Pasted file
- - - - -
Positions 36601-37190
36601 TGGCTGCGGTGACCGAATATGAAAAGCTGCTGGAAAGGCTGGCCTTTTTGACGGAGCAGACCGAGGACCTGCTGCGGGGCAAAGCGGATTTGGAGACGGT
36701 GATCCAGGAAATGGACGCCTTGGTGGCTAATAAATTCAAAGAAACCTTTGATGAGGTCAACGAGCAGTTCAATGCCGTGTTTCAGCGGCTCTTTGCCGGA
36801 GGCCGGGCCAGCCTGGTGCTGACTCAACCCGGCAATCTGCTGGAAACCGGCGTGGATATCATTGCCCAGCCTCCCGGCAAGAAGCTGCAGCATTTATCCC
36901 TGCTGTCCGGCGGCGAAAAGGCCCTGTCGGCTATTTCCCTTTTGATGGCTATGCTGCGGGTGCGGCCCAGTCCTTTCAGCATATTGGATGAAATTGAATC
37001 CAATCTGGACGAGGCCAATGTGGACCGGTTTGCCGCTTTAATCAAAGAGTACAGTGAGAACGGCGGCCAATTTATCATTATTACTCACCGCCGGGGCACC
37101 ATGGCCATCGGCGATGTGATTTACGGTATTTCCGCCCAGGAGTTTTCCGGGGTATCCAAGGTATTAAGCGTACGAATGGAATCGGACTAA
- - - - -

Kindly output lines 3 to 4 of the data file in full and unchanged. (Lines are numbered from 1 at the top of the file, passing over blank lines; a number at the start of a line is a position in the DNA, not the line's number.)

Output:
36701 GATCCAGGAAATGGACGCCTTGGTGGCTAATAAATTCAAAGAAACCTTTGATGAGGTCAACGAGCAGTTCAATGCCGTGTTTCAGCGGCTCTTTGCCGGA
36801 GGCCGGGCCAGCCTGGTGCTGACTCAACCCGGCAATCTGCTGGAAACCGGCGTGGATATCATTGCCCAGCCTCCCGGCAAGAAGCTGCAGCATTTATCCC